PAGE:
Babies are born with immature immune systems. Until now, it was believed that the birth process was the first opportunity for microorganisms from the mother to colonize the baby’s gut and, thus, to shape the immune system. Now, a team formed by German and Swiss scientists have discovered that this interaction with the baby’s immune system starts much earlier than…

Cristina Sáez
Cristina Saez is a freelance science journalist. She works for several media, for instance the Spanish newspaper La Vanguardia, where she coordinates the science section, Big Vang; as well as research centres and scientific societies. She has been awarded for her journalistic work, among others, with the Boehringer Ingelheim Award in Medical Journalism 2015. Follow Cristina on Twitter @saez_cristina

Babies are born with immature immune systems. Until now, it was believed that the birth process was the first opportunity for microorganisms from the mother to colonize the baby’s gut and, thus, to shape the immune system. Now, a team formed by German and Swiss scientists have discovered that this interaction with the baby’s immune system starts much earlier than…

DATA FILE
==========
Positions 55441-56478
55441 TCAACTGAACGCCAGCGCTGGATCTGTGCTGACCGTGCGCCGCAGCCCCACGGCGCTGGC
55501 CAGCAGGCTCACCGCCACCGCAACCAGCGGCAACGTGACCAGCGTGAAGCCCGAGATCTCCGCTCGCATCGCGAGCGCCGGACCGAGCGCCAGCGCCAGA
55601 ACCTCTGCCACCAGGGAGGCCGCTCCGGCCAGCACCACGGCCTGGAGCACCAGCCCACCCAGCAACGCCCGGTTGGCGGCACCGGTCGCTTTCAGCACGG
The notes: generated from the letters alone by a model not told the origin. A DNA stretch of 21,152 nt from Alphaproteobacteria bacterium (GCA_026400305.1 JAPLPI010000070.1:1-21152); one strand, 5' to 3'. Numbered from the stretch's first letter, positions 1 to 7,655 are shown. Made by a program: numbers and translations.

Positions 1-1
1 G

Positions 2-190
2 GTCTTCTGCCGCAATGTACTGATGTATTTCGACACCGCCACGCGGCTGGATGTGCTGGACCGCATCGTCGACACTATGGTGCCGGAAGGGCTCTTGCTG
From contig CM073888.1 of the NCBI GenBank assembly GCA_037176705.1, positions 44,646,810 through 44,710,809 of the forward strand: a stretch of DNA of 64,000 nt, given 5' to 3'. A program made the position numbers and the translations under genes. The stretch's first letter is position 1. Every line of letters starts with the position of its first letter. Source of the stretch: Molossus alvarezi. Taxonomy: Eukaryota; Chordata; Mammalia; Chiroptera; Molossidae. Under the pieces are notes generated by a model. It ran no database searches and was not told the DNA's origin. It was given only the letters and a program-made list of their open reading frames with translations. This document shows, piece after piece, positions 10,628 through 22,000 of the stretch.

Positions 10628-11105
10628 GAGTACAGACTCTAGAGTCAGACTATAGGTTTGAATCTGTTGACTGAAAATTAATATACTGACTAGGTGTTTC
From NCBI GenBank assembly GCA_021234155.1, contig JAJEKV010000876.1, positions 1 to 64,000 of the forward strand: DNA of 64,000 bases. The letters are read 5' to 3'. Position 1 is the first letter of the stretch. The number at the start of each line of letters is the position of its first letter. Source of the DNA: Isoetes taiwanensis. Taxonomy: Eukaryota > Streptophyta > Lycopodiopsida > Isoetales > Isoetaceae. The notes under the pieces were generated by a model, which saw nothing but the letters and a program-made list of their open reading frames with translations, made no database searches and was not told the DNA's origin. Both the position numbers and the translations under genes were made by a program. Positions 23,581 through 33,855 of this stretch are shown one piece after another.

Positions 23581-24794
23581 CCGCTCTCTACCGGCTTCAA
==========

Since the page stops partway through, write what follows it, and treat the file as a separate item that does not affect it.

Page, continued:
Cristina Sáez
Cristina Saez is a freelance science journalist. She works for several media, for instance the Spanish newspaper La Vanguardia, where she coordinates the science section, Big Vang; as well as research centres and scientific societies. She has been awarded for her journalistic work, among others, with the Boehringer Ingelheim Award in Medical Journalism 2015. Follow Cristina on Twitter @saez_cristina

Thirty-three percent of people have a gene that predisposes them to celiac disease (CD), while only two to five percent of the population will receive a diagnosis of the condition. Elena Verdú, Associate Professor and researcher at McMaster University in Canada, wants to know why the unlucky minority end up with the disease. "We know that genes are necessary, but…

GMFH Editing Team
GMFH Editing Team

Thirty-three percent of people have a gene that predisposes them to celiac disease (CD), while only two to five percent of the population will receive a diagnosis of the condition. Elena Verdú, Associate Professor and researcher at McMaster University in Canada, wants to know why the unlucky minority end up with the disease. "We know that genes are necessary, but…